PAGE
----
Spay-Neuter Fund: Deborah always welcomes funds to help in her spay-neuter efforts. She works with one vet on the island who has agreed to give her discounted prices; others have refused to discount their prices, and charge the full cost. Deborah's discounted prices are as follows for:
Spaying a dog.......US $45 [Full cost is US $ 100]
Neutering a dog.......US $ 35 [Full cost is US $ 75]
Spaying a cat.........US $ 35 [Full cost is US $ 50]
Neutering a cat......US $ 30 [Full cost is US $ 40]
As an independent community animal welfare volunteer, most of the costs for Deborah’s work have been covered by Deborah herself and from donations she’s received from friends (and of course, AKI support; also see below, the play that Deborah wrote and sponsored as a fundraiser). The Jamaica Society for the Prevention of Cruelty to Animals operates a shelter, but has no consistent or effective community outreach program (as needed, Deborah sometimes collaborates with the JSPCA, but for example, for euthanasia and spay/neuter, she pays full price to the JSPCA.) For more information or to contribute to Deborah's efforts contact us.
Note from Karen, Animal-Kind International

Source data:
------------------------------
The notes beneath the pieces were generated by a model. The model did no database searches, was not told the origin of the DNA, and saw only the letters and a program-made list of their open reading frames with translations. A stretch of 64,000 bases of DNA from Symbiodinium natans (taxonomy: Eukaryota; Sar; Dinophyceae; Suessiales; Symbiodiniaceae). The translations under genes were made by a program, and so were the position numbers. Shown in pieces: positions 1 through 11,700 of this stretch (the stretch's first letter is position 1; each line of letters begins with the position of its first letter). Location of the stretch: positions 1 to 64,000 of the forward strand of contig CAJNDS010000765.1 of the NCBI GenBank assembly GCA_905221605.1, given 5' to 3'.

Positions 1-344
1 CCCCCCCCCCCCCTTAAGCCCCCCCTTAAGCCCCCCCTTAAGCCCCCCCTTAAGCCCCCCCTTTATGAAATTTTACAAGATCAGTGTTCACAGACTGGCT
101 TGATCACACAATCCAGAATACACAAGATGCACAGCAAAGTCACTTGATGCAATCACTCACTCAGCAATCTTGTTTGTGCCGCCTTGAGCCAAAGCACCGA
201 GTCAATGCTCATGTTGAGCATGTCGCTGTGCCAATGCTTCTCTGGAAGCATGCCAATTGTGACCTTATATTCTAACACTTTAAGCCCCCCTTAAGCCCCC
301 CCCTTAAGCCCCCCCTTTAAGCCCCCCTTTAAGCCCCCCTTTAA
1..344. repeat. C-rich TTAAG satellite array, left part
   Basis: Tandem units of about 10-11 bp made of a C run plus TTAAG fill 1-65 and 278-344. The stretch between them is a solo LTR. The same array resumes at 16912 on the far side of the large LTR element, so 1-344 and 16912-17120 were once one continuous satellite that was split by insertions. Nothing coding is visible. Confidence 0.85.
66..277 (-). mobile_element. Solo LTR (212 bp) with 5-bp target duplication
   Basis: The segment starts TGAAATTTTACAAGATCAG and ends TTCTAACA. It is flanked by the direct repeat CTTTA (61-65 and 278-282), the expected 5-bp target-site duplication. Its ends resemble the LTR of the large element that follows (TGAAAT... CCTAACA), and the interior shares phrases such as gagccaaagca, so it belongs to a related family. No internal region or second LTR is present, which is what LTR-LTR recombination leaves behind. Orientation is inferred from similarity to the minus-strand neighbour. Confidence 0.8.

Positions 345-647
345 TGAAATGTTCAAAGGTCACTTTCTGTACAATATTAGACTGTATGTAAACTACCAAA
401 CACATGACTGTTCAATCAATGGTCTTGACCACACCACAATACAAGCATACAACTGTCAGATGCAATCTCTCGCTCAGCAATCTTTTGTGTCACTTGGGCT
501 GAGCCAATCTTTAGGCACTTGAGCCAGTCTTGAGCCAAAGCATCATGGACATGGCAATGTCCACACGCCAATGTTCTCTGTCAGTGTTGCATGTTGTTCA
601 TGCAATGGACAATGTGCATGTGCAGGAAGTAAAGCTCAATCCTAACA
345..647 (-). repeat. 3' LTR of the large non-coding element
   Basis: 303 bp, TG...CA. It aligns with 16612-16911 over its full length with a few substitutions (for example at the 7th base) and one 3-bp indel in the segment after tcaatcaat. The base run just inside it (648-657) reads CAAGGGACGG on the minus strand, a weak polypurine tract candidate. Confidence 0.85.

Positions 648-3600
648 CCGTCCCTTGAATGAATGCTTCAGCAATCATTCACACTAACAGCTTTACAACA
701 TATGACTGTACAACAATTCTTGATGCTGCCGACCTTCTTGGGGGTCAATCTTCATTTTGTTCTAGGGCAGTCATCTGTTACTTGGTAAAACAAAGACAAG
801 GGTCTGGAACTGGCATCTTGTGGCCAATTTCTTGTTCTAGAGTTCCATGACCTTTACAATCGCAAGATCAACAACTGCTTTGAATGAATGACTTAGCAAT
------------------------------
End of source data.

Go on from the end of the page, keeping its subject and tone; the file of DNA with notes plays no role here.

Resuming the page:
I lived in Jamaica for ten months, and spent every Saturday with Deborah, taking food to people to supplement their dogs' diets, explaining to people that dogs need to eat more than once a week (a misconception that seemed fairly common among dog owners), convincing people that their dogs need water just as humans do, taking care of their ill and injured dogs and cats, getting their pets spayed and neutered, and visiting and feeding street dogs, who would have received no other care if it wasn't for Deborah. I went with Deborah only on Saturdays, but Deborah has different routes she takes every single day of the week, where she drops off food, checks on dogs and cats, and talks to neighborhood people about their pets. The people-as well as the animals-on her rounds expect her, and if she doesn't show up, her phone starts ringing: "Ms. Binns, are you ok? We didn't see you today and we're worried about you." Deborah is responsible for getting hundreds of dogs and cats sterilized, and for currently helping care for about 300 animals. [As of 2014, the total is now about 550.]